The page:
It’s a beautiful violet color and is packed with blueberry flavor. This kind of blueberry ice cream is flavored from making a blueberry puree after cooking the blueberries with sugar until they burst and make a syrup. This method is rich and delicious but the kind of blueberry ice cream  I was going for was less intense in flavor and color. It’s almost white and is filled with whole blueberries that have not been cooked at all. Oh! And its creamy and light.

After scouring the internet looking for the “right” kind of blueberry ice cream recipe, I finally came across this one from a fellow blogger at Catsandcasseroles.blogspot.com. The recipe was perfect. No cooking blueberries and a no cook ice cream base!

To start the ice cream (after you’ve already chilled your ice cream maker drum in the freezer over night, of course), combine the fresh blueberries and 1/4 cup of sugar in a bowl.

Cover it and put it in the fridge for a few hours, getting it out and stirring it every 30 minutes or so. I squished a few berries with a fork and stirred them up.

After the berries are ready, mix up the ice cream base. Sugar, heavy cream and half and half, mix in the blueberries.

The base will be a light lavender color. Since you used cold cream and half and half, the mixture is cold and you can put it in your ice cream maker immediately. Churn is as directed by your ice cream maker instructions. Chill in the freezer to harden it a bit more. Once its the desired firmness, scoop it and enjoy!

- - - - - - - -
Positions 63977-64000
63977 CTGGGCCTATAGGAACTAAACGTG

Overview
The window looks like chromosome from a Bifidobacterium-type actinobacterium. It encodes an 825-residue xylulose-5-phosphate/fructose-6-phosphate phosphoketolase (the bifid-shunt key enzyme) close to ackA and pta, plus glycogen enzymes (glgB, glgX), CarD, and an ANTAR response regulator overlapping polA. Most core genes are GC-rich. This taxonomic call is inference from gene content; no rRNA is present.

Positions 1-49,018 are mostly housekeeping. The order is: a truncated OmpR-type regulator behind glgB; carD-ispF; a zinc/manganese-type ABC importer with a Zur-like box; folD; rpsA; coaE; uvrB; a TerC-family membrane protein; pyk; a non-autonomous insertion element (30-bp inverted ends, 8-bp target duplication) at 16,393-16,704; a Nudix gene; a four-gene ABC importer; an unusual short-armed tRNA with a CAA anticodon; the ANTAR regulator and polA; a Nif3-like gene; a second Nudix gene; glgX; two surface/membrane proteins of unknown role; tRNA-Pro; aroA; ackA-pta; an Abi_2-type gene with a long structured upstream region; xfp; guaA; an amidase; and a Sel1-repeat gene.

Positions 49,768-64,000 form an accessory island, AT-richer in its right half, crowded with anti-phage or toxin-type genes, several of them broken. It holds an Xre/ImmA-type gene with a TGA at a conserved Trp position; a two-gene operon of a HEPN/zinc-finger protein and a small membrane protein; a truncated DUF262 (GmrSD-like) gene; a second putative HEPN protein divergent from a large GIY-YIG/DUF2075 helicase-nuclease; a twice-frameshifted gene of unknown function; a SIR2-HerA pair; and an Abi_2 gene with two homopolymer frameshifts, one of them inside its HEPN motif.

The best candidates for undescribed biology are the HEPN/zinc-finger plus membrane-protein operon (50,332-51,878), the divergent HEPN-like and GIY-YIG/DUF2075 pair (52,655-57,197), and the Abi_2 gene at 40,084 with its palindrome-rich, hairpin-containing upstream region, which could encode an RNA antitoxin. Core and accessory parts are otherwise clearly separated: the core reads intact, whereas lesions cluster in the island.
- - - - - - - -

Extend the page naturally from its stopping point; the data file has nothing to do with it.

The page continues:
See how light the ice cream is and how it has big whole blueberries right in it? This ice cream is so yum. I learned from the Cats and Casseroles Blog that this style of preparing ice cream is called Philadelphia Style because there are no eggs in it and requires no cooking, like most custard based ice creams. The ice cream gets its rich flavor entirely from the high butterfat content of the cream.

This blueberry ice cream is simple and quick to make and is creamy, light and delicious; perfect for those hotter than hot Summer days.

Here’s the recipe from Cats and Casseroles:

Blueberry Ice Cream
Print
Author: Cats and Casseroles
Prep time: 5 hours
Cook time: 30 mins
Total time: 5 hours 30 mins
Serves: 4-6
Ingredients
  • 1 c. (half-pint) blueberries, rinsed and any stems removed
  • 1/4 c. sugar
  • 1 c. heavy cream
  • 1/3 c. half-and-half
  • scant 1/2 c. sugar
Instructions
  1. In a small bowl, toss blueberries with 1/4 c. sugar. Cover with plastic wrap and place in refrigerator. Keep refrigerated 2-3 hours, stirring every 30 minutes or so.
  2. Mash sugared blueberries in the bowl, using a fork. In a large mixing bowl, whisk together heavy cream and scant 1/2 c. sugar. Whisk in half-and-half. Add blueberries (and the syrup they’ve created) into cream mixture. Whisk for about two minutes.
  3. Churn according to ice cream manufacturer’s instructions. Enjoy right away, or store in freezer in an air-tight container. This recipe yields about a pint of ice cream.

 

Becoming a statistic and other “fun” life experiences